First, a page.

We decided to submit our paper on MIC and MINE to Science it's a venue that my co-authors were familiar with and very interested in applying to. I was happy to go along. Moreover, it seemed like the right venue, as we wanted to reach a large audience of people who might be able to use the approach.
Sending a paper into Science feels very different than sending to a FOCS/STOC/SODA or SIGCOMM conference, or to a CS journal. I think there are many reasons for this. (And I'm trying not to offer judgment, one way or another -- but rather to describe the experience.)
1. There's a feeling that there's not really a second shot. If you submit a paper to a major CS conference, and it doesn't get in, you revise as needed and can try for the next one. (Some papers get submitted 3, 4, or more times before getting in.) For a journal like Science, they'll only review a small fraction of submitted papers, and if your paper doesn't make it in, you're not going to get a second shot there; you'll have to find another, arguably less desirable venue. (SIGCOMM can feel more that way, more than FOCS/STOC, but definitely not to the same extreme.)
2. Perhaps correspondingly, there's a greater focus on polish of the final form before submission. The article should be ready for publication in the journal, which has a high standard in terms of the appearance of the articles, so there's a sense that it should look good. This means much more time is spent on writing (and re-writing, and re-writing), on trying to figure what the perfect graphic is, on making that graphic look awesome, and other aspects of the presentation. On the whole, CS papers are, shall we say, much less presentation focused.
3. The paper will (likely) be read by a much broader (and larger) audience. This again changes how one thinks about presentation.
4. For many fields, a Science article is extremely important, much more valued for a student author than even a FOCS/STOC/SIGCOMM paper. (I realize that, in computer science, venues like Science and Nature have not historically been given an especially high importance.)
5. Journals like Science have very strict rules regarding various things. For example, we were not supposed to publish the work in another venue (like a conference) before hand. Once the paper was accepted, there was an "embargo" -- we weren't supposed to talk about it before publication without permission, and we could not announce the paper had been accepted. In CS, we have the arxiv and other online repositories that are used widely by theoreticians; even in areas where double-blind conference submissions are the norm, such rules are not taken anywhere nearly as seriously as by Science, as far as I can tell.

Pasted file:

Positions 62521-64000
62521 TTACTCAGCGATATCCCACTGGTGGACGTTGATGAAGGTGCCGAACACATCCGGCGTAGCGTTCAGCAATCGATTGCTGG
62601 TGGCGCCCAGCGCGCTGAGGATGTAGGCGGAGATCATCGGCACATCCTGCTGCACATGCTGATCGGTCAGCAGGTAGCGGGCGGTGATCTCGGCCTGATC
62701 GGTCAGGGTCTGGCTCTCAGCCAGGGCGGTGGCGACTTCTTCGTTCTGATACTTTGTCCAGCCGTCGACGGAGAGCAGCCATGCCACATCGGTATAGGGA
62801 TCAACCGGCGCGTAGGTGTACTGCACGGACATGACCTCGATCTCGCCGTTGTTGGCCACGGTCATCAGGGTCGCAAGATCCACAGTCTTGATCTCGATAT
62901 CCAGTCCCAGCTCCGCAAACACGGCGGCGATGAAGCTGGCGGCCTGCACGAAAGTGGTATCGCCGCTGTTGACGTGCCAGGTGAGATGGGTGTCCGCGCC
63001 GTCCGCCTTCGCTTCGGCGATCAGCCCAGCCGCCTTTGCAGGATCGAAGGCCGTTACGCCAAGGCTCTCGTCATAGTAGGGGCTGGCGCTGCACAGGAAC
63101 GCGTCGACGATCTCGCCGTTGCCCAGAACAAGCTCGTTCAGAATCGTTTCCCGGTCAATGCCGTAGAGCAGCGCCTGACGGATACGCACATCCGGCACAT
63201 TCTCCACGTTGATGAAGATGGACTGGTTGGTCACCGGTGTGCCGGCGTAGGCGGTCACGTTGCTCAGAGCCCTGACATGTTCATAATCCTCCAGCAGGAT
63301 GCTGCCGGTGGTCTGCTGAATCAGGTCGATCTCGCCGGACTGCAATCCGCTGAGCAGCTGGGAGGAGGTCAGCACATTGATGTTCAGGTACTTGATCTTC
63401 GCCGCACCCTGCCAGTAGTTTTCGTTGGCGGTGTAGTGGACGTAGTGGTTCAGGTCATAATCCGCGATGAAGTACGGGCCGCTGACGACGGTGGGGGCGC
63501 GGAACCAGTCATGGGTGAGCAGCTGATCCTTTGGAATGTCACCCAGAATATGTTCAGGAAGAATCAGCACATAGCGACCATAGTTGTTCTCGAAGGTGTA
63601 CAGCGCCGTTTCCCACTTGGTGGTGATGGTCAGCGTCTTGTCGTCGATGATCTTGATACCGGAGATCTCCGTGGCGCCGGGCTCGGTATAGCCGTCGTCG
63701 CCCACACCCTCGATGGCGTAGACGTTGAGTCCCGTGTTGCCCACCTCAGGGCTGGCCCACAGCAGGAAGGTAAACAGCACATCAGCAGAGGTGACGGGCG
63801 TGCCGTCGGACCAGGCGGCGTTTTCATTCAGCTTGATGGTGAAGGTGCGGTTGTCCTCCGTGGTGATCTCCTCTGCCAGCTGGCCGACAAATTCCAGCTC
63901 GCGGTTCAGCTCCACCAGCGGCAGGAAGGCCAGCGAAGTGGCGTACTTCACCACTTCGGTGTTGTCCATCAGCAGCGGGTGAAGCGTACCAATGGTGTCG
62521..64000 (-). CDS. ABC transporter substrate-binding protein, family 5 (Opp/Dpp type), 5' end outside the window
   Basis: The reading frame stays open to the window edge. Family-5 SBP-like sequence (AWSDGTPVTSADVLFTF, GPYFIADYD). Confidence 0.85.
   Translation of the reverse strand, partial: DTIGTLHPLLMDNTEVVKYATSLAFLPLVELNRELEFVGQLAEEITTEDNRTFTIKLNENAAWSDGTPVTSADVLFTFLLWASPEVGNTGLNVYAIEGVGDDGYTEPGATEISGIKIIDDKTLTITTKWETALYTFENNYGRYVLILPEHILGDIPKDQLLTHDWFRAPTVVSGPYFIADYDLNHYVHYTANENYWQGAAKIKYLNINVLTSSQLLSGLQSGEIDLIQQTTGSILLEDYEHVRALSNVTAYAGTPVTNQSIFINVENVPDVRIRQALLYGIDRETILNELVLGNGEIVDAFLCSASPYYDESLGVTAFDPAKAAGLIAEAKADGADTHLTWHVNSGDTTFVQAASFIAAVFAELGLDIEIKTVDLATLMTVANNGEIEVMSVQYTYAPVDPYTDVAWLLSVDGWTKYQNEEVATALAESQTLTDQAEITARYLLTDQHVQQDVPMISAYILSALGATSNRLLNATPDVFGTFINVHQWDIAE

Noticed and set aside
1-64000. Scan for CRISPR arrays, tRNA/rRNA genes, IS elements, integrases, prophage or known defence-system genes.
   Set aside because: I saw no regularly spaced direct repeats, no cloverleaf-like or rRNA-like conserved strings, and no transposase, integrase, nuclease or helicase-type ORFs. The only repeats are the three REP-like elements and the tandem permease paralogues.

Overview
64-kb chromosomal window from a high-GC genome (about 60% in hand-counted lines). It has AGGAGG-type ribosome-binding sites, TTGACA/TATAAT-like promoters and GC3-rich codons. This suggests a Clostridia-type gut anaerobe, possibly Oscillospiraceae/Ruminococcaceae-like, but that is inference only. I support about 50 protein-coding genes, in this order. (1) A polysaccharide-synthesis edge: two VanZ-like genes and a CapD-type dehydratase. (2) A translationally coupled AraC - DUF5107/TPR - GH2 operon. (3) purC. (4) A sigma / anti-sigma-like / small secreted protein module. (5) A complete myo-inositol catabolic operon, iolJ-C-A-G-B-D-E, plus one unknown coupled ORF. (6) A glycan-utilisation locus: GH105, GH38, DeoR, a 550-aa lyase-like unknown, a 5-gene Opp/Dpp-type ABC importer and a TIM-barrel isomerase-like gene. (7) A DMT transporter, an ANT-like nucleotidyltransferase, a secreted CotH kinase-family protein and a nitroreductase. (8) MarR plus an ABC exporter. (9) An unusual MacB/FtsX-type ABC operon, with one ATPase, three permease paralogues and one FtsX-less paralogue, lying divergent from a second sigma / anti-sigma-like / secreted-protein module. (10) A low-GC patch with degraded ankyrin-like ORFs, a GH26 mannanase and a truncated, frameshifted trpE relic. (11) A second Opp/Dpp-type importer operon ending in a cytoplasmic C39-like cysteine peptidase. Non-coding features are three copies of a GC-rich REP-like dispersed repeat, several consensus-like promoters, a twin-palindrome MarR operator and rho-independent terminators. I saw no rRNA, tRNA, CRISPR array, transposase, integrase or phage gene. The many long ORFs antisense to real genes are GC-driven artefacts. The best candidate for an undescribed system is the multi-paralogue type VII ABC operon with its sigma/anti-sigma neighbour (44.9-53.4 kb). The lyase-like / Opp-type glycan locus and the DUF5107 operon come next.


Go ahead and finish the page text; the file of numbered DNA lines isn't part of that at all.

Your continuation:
I've also been truly surprised by the amount of reaction the paper has generated. Sure, I had been told that getting a paper in Science is a big deal, but it's another thing to sort of see it in action. (I haven't seen this big a reaction since -- well, since Giorgos, John, and I put the Groupon paper up on the arxiv. But that was very unusual, and this reaction has I think been bigger.) There's definitely a human interest angle that is a part of that -- brothers working together on science makes a more readable news story -- but also there was much more effort behind the scenes. There's the sense that an article in Science is really a big chance to get your work noticed, so you prepare for that as well.
If I had to describe it in one word, I'd say publishing in Science feels much more "intense" than usual CS publications. The competitive aspect -- that some people in CS feel is very important (the "conferences are quality control" argument) and others do not -- feels like it's taken one level up here. Maybe the stakes are bigger. As an outsider, I was both amazed by and bemused by some aspects of the process. Even having been through it, I don't feel qualified to offer a grounded opinion as to which is better for the scientific enterprise, though I certainly feel it's an interesting issue to discuss.